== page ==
by John Piper of Desiring God and The Council on Biblical Manhood and Womanhood as lifted and reposted by Lori Alexander’s blog Always Learning – The Cost of Covenant Keeping Love
Editor’s note: Wow, talk about dangerous tripe, this entire piece, including the parts I did not quote for brevity’s sake. There’s even a section where it says you can never consider divorce, ever ever, that you must erase the word from your mind. What this ‘stay married’ post does not take into account are the many marriages that are abusive, either physically or mentally, the marriages that flounder because there is no earthly way for either partner to meet the needs of the family and a myriad of other awful reasons why staying married is worse and more harmful than a divorce. I guess if your husband beats you to death or you die in childbirth at least you’re considered a righteous martyr in this theology. Fat lot of good that does you or the children you leave behind when you are dead.
Maximizing your earthly happiness is not the goal of marriage. Maximizing your eternal happiness is, because God said — this is really crucial, I think, of marriage. Romans 5:3 and following; Rejoice in tribulation because tribulation works patience and patience works a provenness (sic – according to Websters this is not a real word, either as a transitive or intransitive verb) and a provenness works hope and this hope does not disappoint. In other words, marriage may disappoint with a thousand tribulations, but hope filled obedience to God will never, never disappoint us, God says so. Hope does not disappoint. But escaping tribulation, the tribulation that obedience calls for, escaping tribulation that is not hope promised, hope filled, it is not the path to greatest hope or greatest joy. It is good and it is right to want things to change now. Oh, yes, we all do. We want things about our spouses and ourselves to change now. And I think that is why Peter wrote 1 Peter 3:1-7 for wives in particular, because these words are meant to help a woman know how to think about changing her husband, in this case an unbelieving husband. And she should pray earnestly for him and for the whole situation. But don’t stake your greatest happiness on his change. If you do that, you will probably become demanding and nagging and angry, all of which will be self-defeating. So focus your main heart energies not on fixing his failures, but on deepening your own godly responses to those failures. God does not hold you accountable for your husband’s sins but he does hold you accountable for the godliness of your responses to those sins.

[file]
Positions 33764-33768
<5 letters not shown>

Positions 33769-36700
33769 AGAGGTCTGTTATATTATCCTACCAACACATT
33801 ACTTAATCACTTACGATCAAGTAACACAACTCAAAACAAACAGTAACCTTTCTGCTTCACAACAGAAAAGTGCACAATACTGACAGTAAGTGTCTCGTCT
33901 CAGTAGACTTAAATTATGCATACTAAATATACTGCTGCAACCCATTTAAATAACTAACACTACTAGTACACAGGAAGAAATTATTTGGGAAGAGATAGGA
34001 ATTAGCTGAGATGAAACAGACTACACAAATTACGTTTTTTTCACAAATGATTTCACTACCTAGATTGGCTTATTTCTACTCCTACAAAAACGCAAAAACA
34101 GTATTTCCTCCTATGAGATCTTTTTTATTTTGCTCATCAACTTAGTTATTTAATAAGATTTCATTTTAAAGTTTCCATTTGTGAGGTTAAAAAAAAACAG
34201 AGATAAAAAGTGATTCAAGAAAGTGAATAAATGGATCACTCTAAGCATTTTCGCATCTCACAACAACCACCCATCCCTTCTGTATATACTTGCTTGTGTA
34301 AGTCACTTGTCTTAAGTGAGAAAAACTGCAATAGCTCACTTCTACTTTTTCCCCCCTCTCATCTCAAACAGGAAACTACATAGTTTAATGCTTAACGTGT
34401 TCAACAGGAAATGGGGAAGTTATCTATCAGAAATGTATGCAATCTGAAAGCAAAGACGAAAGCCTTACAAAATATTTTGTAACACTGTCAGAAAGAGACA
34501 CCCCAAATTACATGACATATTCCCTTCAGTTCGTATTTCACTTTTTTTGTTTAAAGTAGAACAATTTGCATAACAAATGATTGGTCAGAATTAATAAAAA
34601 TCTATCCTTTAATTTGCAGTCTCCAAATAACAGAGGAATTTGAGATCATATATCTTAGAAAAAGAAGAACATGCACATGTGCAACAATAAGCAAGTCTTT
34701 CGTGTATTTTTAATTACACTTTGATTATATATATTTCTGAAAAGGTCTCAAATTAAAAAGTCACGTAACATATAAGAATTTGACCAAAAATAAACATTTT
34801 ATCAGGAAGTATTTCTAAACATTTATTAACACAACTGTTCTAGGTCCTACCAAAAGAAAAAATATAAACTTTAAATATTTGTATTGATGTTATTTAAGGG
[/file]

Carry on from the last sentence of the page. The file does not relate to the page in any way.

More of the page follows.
QUOTING QUIVERFULL is a regular feature of NLQ – we present the actual words of noted Quiverfull leaders, cultural enforcers and those that seek to keep women submitted to men and ask our readers: What do you think? Agree? Disagree? This is the place to state your opinion. Please, let’s keep it respectful – but at the same time, we encourage readers to examine the ideas of Quiverfull and Spiritual Abuse honestly and thoughtfully.
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